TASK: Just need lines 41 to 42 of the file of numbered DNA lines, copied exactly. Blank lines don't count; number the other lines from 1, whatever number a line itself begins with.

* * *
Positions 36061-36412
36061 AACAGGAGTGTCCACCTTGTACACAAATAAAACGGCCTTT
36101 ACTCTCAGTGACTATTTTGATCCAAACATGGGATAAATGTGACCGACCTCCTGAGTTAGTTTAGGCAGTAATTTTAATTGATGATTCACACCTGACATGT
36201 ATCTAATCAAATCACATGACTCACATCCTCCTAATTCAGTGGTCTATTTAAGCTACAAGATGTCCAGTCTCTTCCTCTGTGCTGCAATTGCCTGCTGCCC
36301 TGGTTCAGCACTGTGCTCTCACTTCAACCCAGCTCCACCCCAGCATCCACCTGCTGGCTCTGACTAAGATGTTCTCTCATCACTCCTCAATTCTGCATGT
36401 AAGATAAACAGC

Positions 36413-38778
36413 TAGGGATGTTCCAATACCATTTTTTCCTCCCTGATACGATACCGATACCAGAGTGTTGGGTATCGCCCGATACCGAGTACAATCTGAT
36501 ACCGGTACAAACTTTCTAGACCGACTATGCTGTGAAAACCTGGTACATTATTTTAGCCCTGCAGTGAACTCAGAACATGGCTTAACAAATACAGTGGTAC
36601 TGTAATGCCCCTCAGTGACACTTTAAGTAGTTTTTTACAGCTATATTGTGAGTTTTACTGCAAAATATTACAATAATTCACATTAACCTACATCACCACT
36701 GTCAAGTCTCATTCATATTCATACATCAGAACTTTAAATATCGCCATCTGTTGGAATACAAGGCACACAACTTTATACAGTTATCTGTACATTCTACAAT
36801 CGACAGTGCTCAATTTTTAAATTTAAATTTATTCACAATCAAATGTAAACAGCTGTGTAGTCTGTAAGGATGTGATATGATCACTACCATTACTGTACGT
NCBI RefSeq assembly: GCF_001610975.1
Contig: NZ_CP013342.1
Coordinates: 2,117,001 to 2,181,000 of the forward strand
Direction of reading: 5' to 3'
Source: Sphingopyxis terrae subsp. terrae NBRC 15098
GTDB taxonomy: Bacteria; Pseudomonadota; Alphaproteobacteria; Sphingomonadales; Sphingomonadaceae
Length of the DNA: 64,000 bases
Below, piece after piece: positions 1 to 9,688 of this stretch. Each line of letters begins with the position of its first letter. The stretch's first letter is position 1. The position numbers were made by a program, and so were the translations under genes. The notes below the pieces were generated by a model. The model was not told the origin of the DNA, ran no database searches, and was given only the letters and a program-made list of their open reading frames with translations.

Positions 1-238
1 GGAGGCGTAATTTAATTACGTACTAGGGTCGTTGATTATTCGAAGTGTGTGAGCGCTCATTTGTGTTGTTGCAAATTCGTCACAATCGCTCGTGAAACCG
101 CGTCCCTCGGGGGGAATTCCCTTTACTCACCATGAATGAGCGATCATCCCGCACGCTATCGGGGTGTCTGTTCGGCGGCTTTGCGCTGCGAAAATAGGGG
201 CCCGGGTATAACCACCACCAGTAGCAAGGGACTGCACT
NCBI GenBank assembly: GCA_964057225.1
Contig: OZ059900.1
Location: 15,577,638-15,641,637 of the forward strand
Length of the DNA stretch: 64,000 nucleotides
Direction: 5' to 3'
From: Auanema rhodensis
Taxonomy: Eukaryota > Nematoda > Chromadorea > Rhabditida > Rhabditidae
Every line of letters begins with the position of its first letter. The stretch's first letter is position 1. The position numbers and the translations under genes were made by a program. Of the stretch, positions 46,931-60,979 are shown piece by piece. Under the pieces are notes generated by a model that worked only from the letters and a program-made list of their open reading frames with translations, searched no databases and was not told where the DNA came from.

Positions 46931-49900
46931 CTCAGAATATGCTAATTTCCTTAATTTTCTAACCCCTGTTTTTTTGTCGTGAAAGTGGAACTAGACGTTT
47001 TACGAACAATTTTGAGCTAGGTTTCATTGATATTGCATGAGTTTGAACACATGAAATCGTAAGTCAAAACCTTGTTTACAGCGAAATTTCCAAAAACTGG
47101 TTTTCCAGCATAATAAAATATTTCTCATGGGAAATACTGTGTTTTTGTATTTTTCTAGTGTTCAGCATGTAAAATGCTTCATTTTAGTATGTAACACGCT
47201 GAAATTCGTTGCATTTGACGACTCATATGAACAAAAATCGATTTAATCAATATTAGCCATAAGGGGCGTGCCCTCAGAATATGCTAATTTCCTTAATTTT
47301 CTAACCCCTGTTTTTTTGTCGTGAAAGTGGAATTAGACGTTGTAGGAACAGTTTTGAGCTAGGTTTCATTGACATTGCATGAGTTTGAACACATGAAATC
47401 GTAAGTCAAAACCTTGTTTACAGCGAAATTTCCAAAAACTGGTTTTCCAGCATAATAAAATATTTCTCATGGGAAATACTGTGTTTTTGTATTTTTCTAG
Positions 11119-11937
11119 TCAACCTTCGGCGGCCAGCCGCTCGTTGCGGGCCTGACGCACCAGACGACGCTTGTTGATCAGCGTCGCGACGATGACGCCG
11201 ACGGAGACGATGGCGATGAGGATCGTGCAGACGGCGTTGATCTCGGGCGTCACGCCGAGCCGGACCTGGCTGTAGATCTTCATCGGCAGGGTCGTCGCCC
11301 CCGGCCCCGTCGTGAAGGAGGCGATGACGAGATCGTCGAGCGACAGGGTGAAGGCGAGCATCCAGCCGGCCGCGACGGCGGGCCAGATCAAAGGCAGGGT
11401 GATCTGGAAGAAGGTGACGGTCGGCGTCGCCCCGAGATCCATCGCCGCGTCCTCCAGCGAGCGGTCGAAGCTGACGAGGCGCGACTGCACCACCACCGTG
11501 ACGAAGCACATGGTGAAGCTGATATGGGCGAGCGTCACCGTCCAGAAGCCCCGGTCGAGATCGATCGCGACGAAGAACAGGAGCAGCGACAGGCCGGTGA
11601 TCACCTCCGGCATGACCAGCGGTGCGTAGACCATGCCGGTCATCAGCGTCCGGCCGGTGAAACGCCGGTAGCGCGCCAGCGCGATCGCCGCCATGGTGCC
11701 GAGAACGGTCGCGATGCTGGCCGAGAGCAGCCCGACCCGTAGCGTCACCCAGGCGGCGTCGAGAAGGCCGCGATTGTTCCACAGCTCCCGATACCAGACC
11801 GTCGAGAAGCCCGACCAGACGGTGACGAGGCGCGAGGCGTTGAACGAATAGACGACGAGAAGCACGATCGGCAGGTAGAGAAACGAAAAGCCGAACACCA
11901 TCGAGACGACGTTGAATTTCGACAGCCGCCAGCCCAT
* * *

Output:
11119 TCAACCTTCGGCGGCCAGCCGCTCGTTGCGGGCCTGACGCACCAGACGACGCTTGTTGATCAGCGTCGCGACGATGACGCCG
11201 ACGGAGACGATGGCGATGAGGATCGTGCAGACGGCGTTGATCTCGGGCGTCACGCCGAGCCGGACCTGGCTGTAGATCTTCATCGGCAGGGTCGTCGCCC